3D printing is a product of innovation that is continually evolving and providing convenience to several industries in their manufacturing process, causing an increase in businesses looking into the benefits of 3D printing. If you’re new to 3D printing, it’s basically a procedure that utilizes digital designs to produce three-dimensional objects. It’s not tied to the usual long-winded manufacturing process and allows you to have full control of the process, providing you with less tendencies of compromising the product quality along the process.
Metal is one of the most common materials used in 3D printing, especially for complex designs that are difficult to produce. Given its toughness, metal is also used to produce large objects. As we go about this article, we’ll try to break down what you need to know about metal 3D printing, so without further ado, let’s get started.
What is Metal 3D Printing?
Metal 3D printing is an additive manufacturing process that involves the use of metal. With the digital design at hand, this technology is able to produce three-dimensional objects, even ones with complex designs without delay or wasting resources. Metal 3D printing is also well-known in the automotive, aerospace, and medical industries because of its capability to produce complex metal parts at a relatively lower price than that of traditional manufacturing processes.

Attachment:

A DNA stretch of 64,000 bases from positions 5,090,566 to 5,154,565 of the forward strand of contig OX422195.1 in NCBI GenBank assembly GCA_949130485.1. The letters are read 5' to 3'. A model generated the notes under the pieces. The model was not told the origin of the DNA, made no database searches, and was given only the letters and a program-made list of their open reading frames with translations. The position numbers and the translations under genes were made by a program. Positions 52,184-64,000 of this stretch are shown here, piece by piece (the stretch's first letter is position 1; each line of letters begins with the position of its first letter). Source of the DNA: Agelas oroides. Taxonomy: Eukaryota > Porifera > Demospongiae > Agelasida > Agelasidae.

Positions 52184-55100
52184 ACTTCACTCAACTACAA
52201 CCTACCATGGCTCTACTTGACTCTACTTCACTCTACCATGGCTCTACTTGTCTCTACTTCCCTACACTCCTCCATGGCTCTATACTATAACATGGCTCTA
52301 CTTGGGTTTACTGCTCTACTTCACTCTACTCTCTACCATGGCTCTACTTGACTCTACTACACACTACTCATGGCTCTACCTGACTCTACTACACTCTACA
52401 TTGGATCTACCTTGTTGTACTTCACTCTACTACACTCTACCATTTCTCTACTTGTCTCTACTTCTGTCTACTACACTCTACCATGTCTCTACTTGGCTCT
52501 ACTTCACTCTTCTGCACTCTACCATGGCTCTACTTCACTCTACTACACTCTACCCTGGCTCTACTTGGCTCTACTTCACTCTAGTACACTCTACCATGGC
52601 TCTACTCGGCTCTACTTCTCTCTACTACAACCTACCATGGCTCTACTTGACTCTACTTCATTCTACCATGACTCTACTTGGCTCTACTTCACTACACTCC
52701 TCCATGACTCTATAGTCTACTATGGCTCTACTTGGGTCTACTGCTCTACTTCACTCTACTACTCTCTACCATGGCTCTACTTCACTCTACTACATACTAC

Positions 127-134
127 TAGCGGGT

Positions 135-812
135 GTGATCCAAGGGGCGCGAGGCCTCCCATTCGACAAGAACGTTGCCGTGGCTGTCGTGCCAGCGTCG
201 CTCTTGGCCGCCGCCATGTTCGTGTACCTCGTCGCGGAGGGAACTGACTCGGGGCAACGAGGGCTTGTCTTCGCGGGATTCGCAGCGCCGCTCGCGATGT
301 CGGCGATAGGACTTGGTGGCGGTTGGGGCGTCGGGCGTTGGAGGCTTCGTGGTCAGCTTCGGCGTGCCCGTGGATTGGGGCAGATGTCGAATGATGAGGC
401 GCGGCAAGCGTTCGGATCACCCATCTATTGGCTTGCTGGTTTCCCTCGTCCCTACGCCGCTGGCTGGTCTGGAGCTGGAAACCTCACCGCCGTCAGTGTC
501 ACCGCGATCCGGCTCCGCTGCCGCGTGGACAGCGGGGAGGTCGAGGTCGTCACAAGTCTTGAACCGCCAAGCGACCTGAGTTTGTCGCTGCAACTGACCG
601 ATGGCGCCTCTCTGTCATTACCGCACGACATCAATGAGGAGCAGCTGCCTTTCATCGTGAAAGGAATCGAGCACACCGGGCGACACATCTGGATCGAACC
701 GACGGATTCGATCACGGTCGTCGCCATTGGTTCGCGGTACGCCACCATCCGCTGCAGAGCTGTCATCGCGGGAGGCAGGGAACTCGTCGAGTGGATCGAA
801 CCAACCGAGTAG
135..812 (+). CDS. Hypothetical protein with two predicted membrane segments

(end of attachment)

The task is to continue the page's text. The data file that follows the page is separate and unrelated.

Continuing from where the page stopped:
What are the Most Commonly Used Types Metal 3D Printing?
- Powder Bed Fusion (PBF)
Powder Bed Fusion (PBF) is a 3D printing process that works by adding materials instead of removing them when forming parts. This process is also considered a common additive manufacturing for applications in the aerospace and automotive industries. The good thing about PBF is that metal parts produced using this technology have no residual stresses and are usually free from internal defects. SLM (Selective Laser Melting), SLS (Selective Laser Sintering), EBM (Electron Beam Melting), and DMLS (Direct Metal Laser Sintering) are examples of the different types of Powder Bed Fusion.
- Direct Energy Deposition (DED)
Direct Energy Deposition (DED) is a 3D printing process that works with metal wire or metal powder using a laser for melting the underlayer of the material.
- Binder Jetting
In binder jetting, 2 materials are often used: a powderized material and a binder. Other than metal, you can also use other materials with this 3D printing process. Binder jetting machines work at room temperature so warping doesn’t happen and supports are unnecessary in the process. In addition, binder jetting machines are larger than powder bed fusion machines and parts can be stacked when using the build chamber, making it an ideal option for small-scale productions and replacement parts.
- Material Extrusion
Normally used for producing non-functional prototypes or rapid prototyping, material extrusion is a 3D printing process that involves the use of thermoplastic filament or composite material to create 3D objects. Material extrusion is also designed to make metal 3D printing more pocket-friendly.
What are the Benefits of Metal 3D Printing?
- Creates Complex Parts
Metal 3D printing is able to create parts that are difficult to produce with other fabrication processes.